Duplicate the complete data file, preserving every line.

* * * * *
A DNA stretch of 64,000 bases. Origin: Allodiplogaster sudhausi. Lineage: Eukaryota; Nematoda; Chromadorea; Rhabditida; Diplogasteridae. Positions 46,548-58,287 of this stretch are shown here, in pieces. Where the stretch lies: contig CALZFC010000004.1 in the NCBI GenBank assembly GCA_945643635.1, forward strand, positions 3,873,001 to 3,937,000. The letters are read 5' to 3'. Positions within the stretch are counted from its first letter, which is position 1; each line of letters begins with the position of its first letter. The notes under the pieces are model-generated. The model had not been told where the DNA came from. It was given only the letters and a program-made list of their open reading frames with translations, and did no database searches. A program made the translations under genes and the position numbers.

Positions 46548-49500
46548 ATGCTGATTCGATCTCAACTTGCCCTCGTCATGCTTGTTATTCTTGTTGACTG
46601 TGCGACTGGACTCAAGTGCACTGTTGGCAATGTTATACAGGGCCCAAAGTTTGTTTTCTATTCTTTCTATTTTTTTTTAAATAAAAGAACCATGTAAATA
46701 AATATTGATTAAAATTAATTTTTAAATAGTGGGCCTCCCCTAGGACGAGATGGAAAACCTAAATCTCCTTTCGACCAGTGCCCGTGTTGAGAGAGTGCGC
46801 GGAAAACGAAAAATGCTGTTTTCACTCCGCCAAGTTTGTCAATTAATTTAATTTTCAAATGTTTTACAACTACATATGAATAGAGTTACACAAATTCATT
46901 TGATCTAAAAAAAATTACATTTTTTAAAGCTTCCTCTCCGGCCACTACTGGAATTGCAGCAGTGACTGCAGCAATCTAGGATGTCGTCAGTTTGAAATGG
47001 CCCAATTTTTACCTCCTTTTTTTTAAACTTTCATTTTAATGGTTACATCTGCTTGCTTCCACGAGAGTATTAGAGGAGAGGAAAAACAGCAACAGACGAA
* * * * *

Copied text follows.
A DNA stretch of 64,000 bases. Origin: Allodiplogaster sudhausi. Lineage: Eukaryota; Nematoda; Chromadorea; Rhabditida; Diplogasteridae. Positions 46,548-58,287 of this stretch are shown here, in pieces. Where the stretch lies: contig CALZFC010000004.1 in the NCBI GenBank assembly GCA_945643635.1, forward strand, positions 3,873,001 to 3,937,000. The letters are read 5' to 3'. Positions within the stretch are counted from its first letter, which is position 1; each line of letters begins with the position of its first letter. The notes under the pieces are model-generated. The model had not been told where the DNA came from. It was given only the letters and a program-made list of their open reading frames with translations, and did no database searches. A program made the translations under genes and the position numbers.

Positions 46548-49500
46548 ATGCTGATTCGATCTCAACTTGCCCTCGTCATGCTTGTTATTCTTGTTGACTG
46601 TGCGACTGGACTCAAGTGCACTGTTGGCAATGTTATACAGGGCCCAAAGTTTGTTTTCTATTCTTTCTATTTTTTTTTAAATAAAAGAACCATGTAAATA
46701 AATATTGATTAAAATTAATTTTTAAATAGTGGGCCTCCCCTAGGACGAGATGGAAAACCTAAATCTCCTTTCGACCAGTGCCCGTGTTGAGAGAGTGCGC
46801 GGAAAACGAAAAATGCTGTTTTCACTCCGCCAAGTTTGTCAATTAATTTAATTTTCAAATGTTTTACAACTACATATGAATAGAGTTACACAAATTCATT
46901 TGATCTAAAAAAAATTACATTTTTTAAAGCTTCCTCTCCGGCCACTACTGGAATTGCAGCAGTGACTGCAGCAATCTAGGATGTCGTCAGTTTGAAATGG
47001 CCCAATTTTTACCTCCTTTTTTTTAAACTTTCATTTTAATGGTTACATCTGCTTGCTTCCACGAGAGTATTAGAGGAGAGGAAAAACAGCAACAGACGAA